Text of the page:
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Poker Article

JV'S KILLER POKER:
GEMS

BY: John Vorhaus

Because I have friends who love me well, I recently received a gift copy of The Complete Illustrated Guide to Gambling, written by Alan Wykes and published in 1964. I had never heard of this book before (and here I thought I'd heard of everything) but it contains some real gems of thought that I just had to share with you. Some of this pertains to poker, some to gambling in general, but all of it suggests that the estimable Mr. Wykes had a very interesting point of view when it came to gambling and to life. If anyone has any information on this man, please send up a signal flare, because this guy is just too cool for school.

"Gambling is a way of buying hope on credit," says Mr. Wykes. "We are all bonded slaves of the management that issues the credit cards. To realize the completeness of our bondage we have only to remember that each of us owes his existence to the chancy collaboration of two small fertile organisms; while an apparently chancy distribution of chromosomes, genes, and hormones influence our sex, coloring, and disposition. We press on through life toward a death whose manner and date depend entirely on chance. During our womb-to-tomb progress we never stop gambling, for we cannot know the outcome of each of the many decisions we have to make every day; we can only hope for the best."

Wow. I mean, wow. Does that put our enterprise in context, or what? Next time you take a bad beat, remember that you only got the chance to take that beat because you were lucky enough to be born in the first place.

"Everything is older than you think, including horse racing. The Metropolitan Museum in New York has a statuette of an Egyptian race horse and jockey from 2000 B.C.; the Hittites of Asia Minor recorded on their cuneiform tablets instructions for training race horses; and even earlier (about 3200 B.C.) there was some racing going on between Arab steeds that the Arabs had trained by tethering them, making them thirsty, and then freeing them to run to distant water."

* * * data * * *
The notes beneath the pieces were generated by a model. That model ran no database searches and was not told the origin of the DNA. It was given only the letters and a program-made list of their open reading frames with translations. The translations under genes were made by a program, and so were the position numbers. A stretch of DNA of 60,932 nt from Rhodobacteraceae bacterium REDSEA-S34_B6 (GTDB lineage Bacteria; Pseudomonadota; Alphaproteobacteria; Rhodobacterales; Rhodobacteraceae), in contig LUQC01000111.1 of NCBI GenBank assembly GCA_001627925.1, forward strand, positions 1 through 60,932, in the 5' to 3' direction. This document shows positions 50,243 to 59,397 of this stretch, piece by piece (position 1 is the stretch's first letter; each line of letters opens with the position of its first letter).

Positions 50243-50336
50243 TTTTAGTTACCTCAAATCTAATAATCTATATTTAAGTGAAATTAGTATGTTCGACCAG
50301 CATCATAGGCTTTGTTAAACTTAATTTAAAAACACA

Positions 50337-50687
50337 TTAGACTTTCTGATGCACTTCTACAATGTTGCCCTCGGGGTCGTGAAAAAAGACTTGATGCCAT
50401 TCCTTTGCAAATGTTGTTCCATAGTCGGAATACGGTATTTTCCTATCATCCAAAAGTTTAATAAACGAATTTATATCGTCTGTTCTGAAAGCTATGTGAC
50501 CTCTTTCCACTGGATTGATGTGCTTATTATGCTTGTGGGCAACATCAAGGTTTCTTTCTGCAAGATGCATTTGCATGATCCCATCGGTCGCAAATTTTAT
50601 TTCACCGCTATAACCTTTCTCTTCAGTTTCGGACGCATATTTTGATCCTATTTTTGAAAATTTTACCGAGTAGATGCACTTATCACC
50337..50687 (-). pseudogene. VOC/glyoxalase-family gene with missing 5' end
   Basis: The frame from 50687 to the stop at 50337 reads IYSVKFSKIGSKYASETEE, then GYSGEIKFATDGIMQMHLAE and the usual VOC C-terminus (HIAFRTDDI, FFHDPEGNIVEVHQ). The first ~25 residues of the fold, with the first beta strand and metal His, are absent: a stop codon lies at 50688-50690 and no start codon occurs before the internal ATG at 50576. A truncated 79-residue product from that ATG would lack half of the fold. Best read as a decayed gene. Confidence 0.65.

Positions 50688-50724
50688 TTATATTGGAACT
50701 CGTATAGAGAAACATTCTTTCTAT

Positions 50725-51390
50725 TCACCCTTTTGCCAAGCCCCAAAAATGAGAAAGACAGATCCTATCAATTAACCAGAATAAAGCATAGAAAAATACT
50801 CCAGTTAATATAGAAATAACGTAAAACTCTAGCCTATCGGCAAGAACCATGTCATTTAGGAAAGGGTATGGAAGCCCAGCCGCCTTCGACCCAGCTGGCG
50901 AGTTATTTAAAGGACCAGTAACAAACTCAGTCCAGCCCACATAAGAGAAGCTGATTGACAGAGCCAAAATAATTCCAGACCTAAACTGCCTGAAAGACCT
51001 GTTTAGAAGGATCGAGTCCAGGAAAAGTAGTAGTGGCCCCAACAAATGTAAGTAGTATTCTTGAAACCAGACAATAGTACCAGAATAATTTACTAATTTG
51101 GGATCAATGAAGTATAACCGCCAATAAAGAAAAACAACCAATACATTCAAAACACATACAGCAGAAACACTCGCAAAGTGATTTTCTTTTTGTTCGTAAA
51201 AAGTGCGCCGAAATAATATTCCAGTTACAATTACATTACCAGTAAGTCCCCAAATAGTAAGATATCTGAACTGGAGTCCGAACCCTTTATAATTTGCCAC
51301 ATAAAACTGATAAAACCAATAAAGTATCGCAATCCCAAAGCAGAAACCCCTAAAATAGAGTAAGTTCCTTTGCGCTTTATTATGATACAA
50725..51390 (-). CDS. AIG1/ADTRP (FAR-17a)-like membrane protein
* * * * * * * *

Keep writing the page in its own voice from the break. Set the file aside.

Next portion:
Freeing them to run to distant water. Is that a beautiful phrase, or what? Behind the poetry, though, lies a warning to us all, a reminder that it's tragically hard to bet horses successfully. After all, given that we've been at this game for most of recorded history, shouldn't we expect to have it licked by now? And yet, to quote Wykes quoting Damon Runyon, "All horse players die broke." Think about this the next time you're tempted to take some of your poker winnings and invest them at the track. Maybe you're better off re-investing in yourself.

"As nearly everyone knows, the slot machine is a mechanical device that absorbs coins. The inventor of this profitable contrivance was Charles Fey, an American mechanic who must have known as much about human nature as he did about machinery. For wherever a slot machine stands, there stands also for most of the time someone compulsively feeding it with coins."

Wykes, of course, wrote his book in the 1960s. If he wrote it today, he would no doubt note scientists' recent claims that the real appeal (no pun intended or taken) of the slot machine is not the cash payout, but rather the release of the pleasure-chemical serotonin within the human brain at the time of the gamble. This is, in fact, not news. As any laboratory rat will tell you, "Press bar, get treat." It's fundamental to the game.

A propos of absolutely nothing (or perhaps a propos of absolutely everything), I offer Wykes' version of the cause of the Great Chicago Fire of 1871. According to Wykes, a man named Louis M. Cohn was shooting craps with some friends in a barn owned by a family called O'Leary. "They were playing by the light of a lantern, and in a particularly exciting moment of the game Cohn knocked over the lantern and set the barn on fire." Cohn subsequently fingered Mrs. O'Leary's cow for the crime, but apparently his guilt caught up with him in the end, and he confessed the whole thing before died. Perhaps as justification for the conflagration, he wrote in his will, "When I knocked over the lantern, I was winning."

I think this can be said of us all. If, as Wykes proposes, life itself is a game of chance, then the fact that we get to play at all makes us winners going in. But it is inevitable that, sooner or later, we'll all knock over the lantern, and leave this marvelous game behind. Perhaps, as I've speculated, Mr. Wykes has already shuffled off this mortal coil. Perhaps he lives on somewhere, deep in the throes of a (one hopes happy) retirement. In any case, his words live on, in a small way, in an obscure book on gambling which, happily, fell into the hands of friends who love me well.

"This, then, is the bedrock of the psychological side of gambling. Egocentricity plus hope (which is as instinctive as egocentricity in human nature) equals the necessity all of us have to take risks." And it's a damn good thing we take risks too; otherwise we'd still be living in trees, wondering where our next banana was coming from. A point, I feel confident, that Alan Wykes would have understood quite well.

(John Vorhaus is author of the KILLER POKER series and News Ambassador for UltimateBet.com.)


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